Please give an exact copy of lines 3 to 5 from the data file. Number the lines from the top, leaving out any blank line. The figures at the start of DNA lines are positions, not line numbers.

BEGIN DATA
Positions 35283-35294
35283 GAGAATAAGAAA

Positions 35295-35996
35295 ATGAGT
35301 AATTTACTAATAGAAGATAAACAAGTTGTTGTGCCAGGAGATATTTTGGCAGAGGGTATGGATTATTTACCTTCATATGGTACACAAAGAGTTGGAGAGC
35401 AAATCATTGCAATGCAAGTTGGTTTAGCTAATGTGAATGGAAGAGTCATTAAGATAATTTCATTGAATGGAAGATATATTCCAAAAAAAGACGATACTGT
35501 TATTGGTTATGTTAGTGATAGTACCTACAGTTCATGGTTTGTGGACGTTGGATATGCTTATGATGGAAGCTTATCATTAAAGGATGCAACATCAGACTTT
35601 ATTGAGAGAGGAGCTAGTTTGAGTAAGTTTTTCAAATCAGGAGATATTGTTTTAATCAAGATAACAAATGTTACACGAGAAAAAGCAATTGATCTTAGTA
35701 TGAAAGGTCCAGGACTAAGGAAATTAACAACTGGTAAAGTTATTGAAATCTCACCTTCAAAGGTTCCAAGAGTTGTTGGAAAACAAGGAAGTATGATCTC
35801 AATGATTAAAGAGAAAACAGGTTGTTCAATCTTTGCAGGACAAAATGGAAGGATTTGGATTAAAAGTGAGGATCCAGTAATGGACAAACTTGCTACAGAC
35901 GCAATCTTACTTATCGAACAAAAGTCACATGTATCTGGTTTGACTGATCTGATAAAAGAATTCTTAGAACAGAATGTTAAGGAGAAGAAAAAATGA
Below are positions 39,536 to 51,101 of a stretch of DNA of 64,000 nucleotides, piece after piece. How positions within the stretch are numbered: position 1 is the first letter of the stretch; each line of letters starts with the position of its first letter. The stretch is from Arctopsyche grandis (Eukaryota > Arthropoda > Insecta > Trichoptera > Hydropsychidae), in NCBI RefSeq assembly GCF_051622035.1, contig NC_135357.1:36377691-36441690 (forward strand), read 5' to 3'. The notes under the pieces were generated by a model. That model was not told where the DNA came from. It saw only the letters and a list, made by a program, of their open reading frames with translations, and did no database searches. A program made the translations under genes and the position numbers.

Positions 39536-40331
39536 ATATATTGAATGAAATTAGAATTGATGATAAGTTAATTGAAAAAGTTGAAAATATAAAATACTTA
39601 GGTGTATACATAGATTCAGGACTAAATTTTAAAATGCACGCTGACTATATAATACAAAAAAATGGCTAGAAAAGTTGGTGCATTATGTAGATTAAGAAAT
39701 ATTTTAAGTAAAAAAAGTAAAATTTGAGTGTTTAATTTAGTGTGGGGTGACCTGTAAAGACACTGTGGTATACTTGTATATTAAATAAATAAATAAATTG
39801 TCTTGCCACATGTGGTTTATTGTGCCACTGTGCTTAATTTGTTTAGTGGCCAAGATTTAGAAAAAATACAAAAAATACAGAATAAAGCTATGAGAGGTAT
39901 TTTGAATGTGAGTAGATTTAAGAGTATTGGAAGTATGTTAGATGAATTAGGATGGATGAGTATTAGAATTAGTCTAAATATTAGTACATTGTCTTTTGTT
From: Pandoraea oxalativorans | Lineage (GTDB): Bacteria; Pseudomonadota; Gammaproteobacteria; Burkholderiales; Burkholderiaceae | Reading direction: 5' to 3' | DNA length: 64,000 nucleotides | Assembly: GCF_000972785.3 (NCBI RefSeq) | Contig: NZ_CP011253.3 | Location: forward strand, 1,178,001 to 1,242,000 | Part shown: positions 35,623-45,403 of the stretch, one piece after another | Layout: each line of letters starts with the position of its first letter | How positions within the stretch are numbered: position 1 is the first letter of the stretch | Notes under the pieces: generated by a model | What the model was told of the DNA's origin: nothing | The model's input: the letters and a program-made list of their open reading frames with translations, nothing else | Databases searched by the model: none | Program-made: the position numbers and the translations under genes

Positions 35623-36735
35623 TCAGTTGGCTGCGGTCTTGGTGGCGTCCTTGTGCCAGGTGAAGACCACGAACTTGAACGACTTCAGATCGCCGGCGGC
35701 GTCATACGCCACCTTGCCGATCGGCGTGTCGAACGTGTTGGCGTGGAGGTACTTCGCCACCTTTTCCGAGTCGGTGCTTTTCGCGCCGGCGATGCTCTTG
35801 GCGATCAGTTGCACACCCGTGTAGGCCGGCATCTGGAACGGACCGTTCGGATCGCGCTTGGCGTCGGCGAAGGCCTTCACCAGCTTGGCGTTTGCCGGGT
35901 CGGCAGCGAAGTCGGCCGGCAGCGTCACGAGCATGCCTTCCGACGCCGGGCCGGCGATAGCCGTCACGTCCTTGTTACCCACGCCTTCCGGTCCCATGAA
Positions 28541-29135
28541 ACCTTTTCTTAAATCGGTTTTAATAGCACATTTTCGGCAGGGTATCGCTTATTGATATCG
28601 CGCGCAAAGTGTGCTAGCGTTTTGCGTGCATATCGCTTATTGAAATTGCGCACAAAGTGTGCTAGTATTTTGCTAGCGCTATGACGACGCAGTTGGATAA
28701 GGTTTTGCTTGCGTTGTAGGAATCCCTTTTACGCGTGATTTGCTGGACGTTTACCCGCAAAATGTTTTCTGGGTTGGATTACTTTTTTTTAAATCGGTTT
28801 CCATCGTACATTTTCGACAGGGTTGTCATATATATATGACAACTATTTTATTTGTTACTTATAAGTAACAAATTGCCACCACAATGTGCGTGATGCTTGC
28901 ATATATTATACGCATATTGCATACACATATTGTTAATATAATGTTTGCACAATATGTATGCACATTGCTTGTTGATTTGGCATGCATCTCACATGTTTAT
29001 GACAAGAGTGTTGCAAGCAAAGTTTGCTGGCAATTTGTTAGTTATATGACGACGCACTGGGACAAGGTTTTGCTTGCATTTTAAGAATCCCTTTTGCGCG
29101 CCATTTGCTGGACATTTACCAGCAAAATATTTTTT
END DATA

Positions 35295-35996
35295 ATGAGT
35301 AATTTACTAATAGAAGATAAACAAGTTGTTGTGCCAGGAGATATTTTGGCAGAGGGTATGGATTATTTACCTTCATATGGTACACAAAGAGTTGGAGAGC